Baby is growing more and more independent every day, and now that they are starting to eat foods across the solid spectrum, they may be growing more and more interested in the way you and the rest of their non-infant family members eat. There’s still a pretty huge gap between the way the grown-ups eat and the way Baby has been eating, but their interest is a good sign that they are ready to start bridging that gap.
Most babies start being able to feed themselves finger foods around the time they start being able to lift small objects with their fingers, which can happen any time between 6 and 10 months. Baby will probably grow into the dexterity to use a spoon when they are around a year old (though that’ll go more smoothly if they get the chance to practice for a while first), and a fork not long after that, though they may still be a bit of a messy eater for a while.
First finger foods
The important thing about early finger foods is that they’re small enough for Baby’s fingers and small enough not to be a choking hazard, and easy enough to mash up with their still-mostly-bare gums. At this point, Baby may still be getting the majority of their nutrients from formula or breast milk, and so the most important part of the process is the practice Baby is getting with eating.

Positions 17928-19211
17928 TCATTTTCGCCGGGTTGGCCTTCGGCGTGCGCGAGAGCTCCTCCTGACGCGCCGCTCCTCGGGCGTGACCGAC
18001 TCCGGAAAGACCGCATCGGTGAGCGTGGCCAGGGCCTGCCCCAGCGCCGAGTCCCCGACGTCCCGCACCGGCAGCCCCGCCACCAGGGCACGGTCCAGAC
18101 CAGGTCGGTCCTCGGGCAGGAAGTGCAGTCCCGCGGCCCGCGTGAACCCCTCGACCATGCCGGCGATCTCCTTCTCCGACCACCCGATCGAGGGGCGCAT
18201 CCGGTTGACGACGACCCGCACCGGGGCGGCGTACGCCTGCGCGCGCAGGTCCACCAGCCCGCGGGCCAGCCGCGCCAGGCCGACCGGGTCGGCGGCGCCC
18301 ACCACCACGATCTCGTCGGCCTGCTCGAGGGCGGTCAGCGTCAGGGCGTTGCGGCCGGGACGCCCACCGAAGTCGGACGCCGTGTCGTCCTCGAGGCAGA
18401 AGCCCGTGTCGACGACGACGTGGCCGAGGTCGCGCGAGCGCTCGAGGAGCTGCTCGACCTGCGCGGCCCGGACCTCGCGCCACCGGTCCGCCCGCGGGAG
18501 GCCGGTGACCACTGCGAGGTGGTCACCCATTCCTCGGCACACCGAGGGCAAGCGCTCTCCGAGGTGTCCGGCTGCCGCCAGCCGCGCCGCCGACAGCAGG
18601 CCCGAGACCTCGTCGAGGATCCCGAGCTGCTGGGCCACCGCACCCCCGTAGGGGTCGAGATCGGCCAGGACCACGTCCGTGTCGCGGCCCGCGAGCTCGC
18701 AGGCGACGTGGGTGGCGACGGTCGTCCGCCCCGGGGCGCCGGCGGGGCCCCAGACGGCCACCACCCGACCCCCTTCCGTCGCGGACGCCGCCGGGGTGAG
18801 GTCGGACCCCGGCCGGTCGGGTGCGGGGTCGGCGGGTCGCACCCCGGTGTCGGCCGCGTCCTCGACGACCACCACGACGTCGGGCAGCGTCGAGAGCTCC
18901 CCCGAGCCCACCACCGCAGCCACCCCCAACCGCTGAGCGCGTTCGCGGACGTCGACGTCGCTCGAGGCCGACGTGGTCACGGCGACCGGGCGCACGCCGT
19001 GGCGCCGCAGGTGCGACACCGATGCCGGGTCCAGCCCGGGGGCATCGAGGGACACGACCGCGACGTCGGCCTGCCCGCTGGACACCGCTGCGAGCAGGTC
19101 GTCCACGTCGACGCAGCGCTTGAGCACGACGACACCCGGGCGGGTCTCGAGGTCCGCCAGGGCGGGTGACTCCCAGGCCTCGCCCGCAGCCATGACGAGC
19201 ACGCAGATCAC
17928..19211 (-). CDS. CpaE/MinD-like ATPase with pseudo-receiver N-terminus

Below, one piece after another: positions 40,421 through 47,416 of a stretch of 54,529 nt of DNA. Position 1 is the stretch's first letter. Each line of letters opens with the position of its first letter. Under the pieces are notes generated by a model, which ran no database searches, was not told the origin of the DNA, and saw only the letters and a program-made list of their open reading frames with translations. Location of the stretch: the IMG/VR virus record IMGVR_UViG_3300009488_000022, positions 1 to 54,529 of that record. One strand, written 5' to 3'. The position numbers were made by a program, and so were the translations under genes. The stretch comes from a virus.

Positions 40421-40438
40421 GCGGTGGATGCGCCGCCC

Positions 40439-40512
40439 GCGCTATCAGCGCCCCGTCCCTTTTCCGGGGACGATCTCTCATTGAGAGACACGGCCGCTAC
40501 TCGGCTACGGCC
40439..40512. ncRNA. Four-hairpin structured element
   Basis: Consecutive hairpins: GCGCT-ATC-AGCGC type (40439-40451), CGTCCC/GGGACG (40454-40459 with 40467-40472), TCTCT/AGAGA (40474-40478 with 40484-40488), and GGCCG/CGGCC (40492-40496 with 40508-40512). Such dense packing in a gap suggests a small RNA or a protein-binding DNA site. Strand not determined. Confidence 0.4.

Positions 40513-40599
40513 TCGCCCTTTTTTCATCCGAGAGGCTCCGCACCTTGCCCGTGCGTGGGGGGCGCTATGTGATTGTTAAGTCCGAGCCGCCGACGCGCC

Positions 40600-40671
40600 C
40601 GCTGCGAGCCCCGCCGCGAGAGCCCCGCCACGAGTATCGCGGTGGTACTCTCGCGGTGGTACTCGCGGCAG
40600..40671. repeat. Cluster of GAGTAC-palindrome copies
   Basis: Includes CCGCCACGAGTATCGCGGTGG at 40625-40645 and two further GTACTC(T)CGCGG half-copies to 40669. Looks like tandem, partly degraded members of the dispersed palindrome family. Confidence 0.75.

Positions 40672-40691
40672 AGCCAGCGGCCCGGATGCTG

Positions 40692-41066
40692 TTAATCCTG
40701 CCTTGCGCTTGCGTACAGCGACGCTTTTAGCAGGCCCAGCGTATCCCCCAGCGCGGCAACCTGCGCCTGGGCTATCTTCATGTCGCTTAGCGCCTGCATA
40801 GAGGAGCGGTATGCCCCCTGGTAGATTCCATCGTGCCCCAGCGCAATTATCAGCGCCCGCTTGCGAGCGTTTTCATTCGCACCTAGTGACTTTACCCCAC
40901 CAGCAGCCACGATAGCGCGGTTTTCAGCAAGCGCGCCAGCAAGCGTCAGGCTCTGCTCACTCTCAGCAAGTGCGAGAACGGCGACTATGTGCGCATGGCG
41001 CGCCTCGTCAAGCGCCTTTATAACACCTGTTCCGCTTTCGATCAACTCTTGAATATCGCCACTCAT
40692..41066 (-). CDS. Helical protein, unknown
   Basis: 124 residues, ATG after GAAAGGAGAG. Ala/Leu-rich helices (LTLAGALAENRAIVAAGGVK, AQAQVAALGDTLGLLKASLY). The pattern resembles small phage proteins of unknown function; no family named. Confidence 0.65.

Cereals that dissolve easily, soft, well-cooked vegetables like carrots or celery, and soft meats cut up into pea-sized pieces can be good places to start. Raw vegetables, cherry tomatoes and hot dogs, on the other hand, can be choking hazards, even when they’re cut up.
At first, when Baby is using their hands to rake through food, or when they are just starting to get a feel for the pincer-like grabbing motion that comes next in their development, eating this way can take a long time, possibly longer than you have. Baby feeding themself isn’t a process that needs to happen all at once, though. If it’s taking Baby a while to pick up speed with eating finger food, you can let them practice at the beginning or end of the meal, then take over feeding them.
Baby will be ready to start using a spoon around one, but they will probably start showing an interest in spoons even sooner. If you let them hold a baby spoon on their own while you feed them, they will be able to start to get familiar with the spoon, and how to hold it. Just like when Baby was just starting to eat finger food, letting them practice a little near the beginning or end of the meal can give them a big head-start in learning to eat with one.
When Baby is just starting to eat with a spoon, thicker substances, like yogurt, can be easier for them to handle, since thin liquids slip off the spoon so easily.